• As per their label, wear long sleeve shirts, long pants, socks, shoes a mask and rubber gloves when applying. I'd wear a carbon filter mask. Change clothes immediately afterwards and shower with detergent. Wash clothes separately. Clean your sprayer with detergent and rinse several times. If you have pets. I wouldn’t let them in the spray area for a long time... maybe wash the floor down a couple of times too.
  • Wait 12 hours before re-entering the area you sprayed. The residue can stay on the plant for up to 28 days so wear gloves and long sleeves for a month after spraying.
  • I'm not sure how long you should wait before harvest--Pre-Harvest Interval (PHI)-- varies by crop but the minimum is strawberries at 3 days and the max is cotton at 30 days. I'd err on the maximum side, but again it’s really hard to know how it reacts to trichomes.

It's ethical for us as food producers to play by the rules, follow directions and not poison customers, friends, neighbors, and ourselves and create resistant pests.

UC Davis has a lot of information about Integrated Pest Management online at: http://www.ipm.ucdavis.edu/GENERAL/whatisipm.html

Danke!
Trinity
 
Forbid doesnt right out kill them, I believe it stops there ability to reproduce. Resistance happens from them getting low exposure to the spray. Besy way to spray is to make sure you get every single leaf sprayed on the plants, If they are large mothers id either take clones and throw them out, or prune the lower leafs off so you can get the spray in there better. A second spray after 7-10 days makes sure you get them good with the same chemical, and less likely you will end up with resistant mite. After that switch to another organic spray like azatrol going into flower. Over the years ive had mites pop up several times ussally in early summer since where i live there mites everywhere outside, Forbid has got ride of them completely every time and i dont see them again til the next year.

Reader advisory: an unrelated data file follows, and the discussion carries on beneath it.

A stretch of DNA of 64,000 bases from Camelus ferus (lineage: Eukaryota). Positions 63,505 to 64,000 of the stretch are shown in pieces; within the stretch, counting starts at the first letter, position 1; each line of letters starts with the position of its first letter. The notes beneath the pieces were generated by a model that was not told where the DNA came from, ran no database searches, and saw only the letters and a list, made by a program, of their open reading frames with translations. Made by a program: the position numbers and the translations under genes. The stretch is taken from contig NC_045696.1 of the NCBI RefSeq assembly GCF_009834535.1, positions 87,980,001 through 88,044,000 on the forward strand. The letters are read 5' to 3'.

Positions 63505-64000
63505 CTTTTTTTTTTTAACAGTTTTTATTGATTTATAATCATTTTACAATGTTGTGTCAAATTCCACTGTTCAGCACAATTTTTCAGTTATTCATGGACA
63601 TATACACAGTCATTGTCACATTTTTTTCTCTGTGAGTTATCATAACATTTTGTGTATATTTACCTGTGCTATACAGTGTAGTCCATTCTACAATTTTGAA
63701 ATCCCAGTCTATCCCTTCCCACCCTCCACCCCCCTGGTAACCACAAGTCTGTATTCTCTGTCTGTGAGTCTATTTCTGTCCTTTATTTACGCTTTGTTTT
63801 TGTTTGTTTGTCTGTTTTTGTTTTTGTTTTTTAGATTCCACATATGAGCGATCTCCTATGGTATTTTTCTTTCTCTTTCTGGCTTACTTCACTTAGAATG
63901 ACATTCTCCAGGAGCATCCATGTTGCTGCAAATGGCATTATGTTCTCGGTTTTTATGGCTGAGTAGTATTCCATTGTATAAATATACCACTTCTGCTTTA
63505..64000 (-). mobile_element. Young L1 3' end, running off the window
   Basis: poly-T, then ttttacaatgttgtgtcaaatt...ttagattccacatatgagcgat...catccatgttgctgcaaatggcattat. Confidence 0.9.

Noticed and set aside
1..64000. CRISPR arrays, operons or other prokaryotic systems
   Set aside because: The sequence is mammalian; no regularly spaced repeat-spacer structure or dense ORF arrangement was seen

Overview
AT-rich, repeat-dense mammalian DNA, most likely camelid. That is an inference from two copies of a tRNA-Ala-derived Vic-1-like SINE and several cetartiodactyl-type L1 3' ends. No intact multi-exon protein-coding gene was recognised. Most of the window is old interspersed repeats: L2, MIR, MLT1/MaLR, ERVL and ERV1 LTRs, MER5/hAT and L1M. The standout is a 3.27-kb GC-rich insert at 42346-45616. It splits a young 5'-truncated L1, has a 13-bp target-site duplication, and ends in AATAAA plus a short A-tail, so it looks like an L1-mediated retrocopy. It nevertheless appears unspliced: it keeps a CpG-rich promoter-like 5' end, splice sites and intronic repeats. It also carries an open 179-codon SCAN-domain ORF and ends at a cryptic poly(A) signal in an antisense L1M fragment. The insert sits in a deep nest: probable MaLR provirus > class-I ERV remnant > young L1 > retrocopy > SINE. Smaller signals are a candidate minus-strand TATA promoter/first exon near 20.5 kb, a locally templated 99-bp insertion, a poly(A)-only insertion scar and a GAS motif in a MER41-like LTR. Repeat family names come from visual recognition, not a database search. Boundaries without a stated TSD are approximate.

Forbid actually kills the nymphs and eggs so adults might survive.
 
75
18
Ok....I'm by no means the authority on defeating the BORG. But I will tell you what I did this run and it definitely worked for me.

Didn't know that about spraying the same thing twice. Thanks for the advice!

I noticed that the little fuckers had moved into my room again while I was still in veg. I hit them with forbid and saturator. I then hung up two No Pest Strips in the room. Three days later I hit them with Avid and saturator. I haven't seen a mite since.

It's not recommended that you spray with the same thing twice on a crop. Thats how they develop a resistance. I have 6 different things in my arsenal. Floramite, Forbid, Avid, Neem oil, Mitey wash, and Azamax. I rotate things out.

Seamaiden has a really nifty way of dealing with the Borg as well. I believe it's something like this, but search her posts and find it verbatim.....

Put bamboo stakes near your plants and turn fans on the plants bigtime. The mites will seek out the stableness of the bamboo. Everyday wipe the bamboo with a rag drenched in a miticide (forbid, avid, floramite).

If you get deep into flower and they are still there then get yourself some predators.